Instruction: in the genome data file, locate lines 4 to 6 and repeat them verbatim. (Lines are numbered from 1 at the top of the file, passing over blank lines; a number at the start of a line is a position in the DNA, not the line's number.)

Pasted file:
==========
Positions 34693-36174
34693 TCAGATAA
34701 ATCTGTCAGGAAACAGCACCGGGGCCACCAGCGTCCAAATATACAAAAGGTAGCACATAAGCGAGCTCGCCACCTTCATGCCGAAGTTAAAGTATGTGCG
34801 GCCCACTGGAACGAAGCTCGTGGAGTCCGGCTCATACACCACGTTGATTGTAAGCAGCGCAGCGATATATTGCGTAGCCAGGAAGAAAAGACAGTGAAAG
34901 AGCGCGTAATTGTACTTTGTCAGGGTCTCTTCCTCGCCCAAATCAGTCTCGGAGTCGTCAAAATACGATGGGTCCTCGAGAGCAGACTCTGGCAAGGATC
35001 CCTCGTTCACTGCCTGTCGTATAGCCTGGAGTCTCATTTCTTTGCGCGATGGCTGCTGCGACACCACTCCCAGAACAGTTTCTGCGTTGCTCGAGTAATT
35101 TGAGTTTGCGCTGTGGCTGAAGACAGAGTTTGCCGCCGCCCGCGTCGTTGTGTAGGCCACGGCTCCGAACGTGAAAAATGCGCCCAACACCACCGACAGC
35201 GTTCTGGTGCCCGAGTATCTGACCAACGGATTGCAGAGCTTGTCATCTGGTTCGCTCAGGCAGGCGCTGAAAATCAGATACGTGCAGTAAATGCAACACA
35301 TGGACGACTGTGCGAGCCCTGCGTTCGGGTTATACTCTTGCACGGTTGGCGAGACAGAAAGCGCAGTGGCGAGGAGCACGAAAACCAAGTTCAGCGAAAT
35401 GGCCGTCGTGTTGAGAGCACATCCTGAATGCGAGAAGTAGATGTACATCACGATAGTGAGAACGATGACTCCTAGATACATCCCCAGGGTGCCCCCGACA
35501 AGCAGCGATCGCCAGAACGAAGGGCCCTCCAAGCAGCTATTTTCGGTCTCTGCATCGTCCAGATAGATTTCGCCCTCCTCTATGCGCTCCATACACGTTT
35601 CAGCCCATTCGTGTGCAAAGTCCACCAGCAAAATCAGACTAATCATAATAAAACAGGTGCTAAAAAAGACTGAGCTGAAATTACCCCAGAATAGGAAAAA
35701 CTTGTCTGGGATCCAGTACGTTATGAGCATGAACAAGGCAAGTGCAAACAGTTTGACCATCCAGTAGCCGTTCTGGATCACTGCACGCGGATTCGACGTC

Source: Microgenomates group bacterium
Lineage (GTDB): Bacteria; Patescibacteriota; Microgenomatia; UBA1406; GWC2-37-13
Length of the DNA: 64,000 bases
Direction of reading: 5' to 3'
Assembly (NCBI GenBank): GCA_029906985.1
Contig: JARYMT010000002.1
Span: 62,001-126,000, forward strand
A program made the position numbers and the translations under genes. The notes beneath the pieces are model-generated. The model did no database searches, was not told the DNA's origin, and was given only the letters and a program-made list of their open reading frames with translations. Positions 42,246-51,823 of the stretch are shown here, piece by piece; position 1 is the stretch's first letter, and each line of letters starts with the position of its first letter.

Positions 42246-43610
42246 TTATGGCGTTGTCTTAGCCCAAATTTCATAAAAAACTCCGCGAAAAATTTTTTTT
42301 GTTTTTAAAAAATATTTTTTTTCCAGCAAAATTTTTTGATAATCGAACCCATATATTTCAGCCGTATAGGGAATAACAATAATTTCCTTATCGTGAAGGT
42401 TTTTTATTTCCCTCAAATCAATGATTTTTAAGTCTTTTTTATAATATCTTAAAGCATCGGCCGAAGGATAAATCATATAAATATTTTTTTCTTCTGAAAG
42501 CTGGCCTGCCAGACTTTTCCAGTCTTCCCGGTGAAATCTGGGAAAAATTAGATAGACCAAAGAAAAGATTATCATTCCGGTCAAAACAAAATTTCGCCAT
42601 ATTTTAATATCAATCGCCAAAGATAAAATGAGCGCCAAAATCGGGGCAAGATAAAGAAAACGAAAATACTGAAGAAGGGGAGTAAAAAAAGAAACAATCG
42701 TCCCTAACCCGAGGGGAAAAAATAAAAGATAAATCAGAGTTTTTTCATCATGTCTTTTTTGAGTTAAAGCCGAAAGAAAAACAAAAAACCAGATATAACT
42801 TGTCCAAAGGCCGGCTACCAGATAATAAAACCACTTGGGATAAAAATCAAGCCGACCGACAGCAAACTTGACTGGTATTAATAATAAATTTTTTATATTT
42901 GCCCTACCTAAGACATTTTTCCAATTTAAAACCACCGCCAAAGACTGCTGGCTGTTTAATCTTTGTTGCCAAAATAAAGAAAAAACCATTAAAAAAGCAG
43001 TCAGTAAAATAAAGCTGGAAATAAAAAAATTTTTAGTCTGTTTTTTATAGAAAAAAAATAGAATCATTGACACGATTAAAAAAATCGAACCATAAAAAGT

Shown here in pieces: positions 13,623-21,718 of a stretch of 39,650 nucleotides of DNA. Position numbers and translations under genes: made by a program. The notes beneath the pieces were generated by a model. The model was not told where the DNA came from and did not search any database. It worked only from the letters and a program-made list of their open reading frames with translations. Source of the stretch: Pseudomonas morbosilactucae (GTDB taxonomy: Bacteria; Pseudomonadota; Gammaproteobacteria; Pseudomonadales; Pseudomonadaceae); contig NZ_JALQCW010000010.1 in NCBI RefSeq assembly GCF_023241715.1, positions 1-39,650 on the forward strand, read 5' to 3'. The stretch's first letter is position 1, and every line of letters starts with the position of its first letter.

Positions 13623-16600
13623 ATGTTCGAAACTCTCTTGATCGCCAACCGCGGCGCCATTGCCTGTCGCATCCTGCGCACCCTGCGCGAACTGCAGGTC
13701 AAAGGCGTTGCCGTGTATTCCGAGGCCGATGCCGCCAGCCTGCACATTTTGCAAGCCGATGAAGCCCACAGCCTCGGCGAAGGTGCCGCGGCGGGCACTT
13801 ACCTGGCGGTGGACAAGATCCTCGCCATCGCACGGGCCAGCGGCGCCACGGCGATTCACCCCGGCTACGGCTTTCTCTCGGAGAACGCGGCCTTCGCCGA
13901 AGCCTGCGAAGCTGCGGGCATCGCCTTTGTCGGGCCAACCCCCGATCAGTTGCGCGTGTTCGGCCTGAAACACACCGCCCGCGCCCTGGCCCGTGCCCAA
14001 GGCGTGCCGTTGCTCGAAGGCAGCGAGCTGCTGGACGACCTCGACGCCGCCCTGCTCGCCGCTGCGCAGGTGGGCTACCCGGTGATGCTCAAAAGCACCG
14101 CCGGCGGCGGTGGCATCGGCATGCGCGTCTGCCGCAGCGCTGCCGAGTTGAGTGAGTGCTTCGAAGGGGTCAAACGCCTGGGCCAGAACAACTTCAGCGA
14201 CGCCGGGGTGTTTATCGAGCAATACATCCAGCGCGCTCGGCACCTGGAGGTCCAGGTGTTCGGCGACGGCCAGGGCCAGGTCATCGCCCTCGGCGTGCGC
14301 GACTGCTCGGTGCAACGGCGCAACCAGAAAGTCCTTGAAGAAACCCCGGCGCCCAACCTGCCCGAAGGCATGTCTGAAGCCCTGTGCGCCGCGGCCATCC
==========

34801 GCCCACTGGAACGAAGCTCGTGGAGTCCGGCTCATACACCACGTTGATTGTAAGCAGCGCAGCGATATATTGCGTAGCCAGGAAGAAAAGACAGTGAAAG
34901 AGCGCGTAATTGTACTTTGTCAGGGTCTCTTCCTCGCCCAAATCAGTCTCGGAGTCGTCAAAATACGATGGGTCCTCGAGAGCAGACTCTGGCAAGGATC
35001 CCTCGTTCACTGCCTGTCGTATAGCCTGGAGTCTCATTTCTTTGCGCGATGGCTGCTGCGACACCACTCCCAGAACAGTTTCTGCGTTGCTCGAGTAATT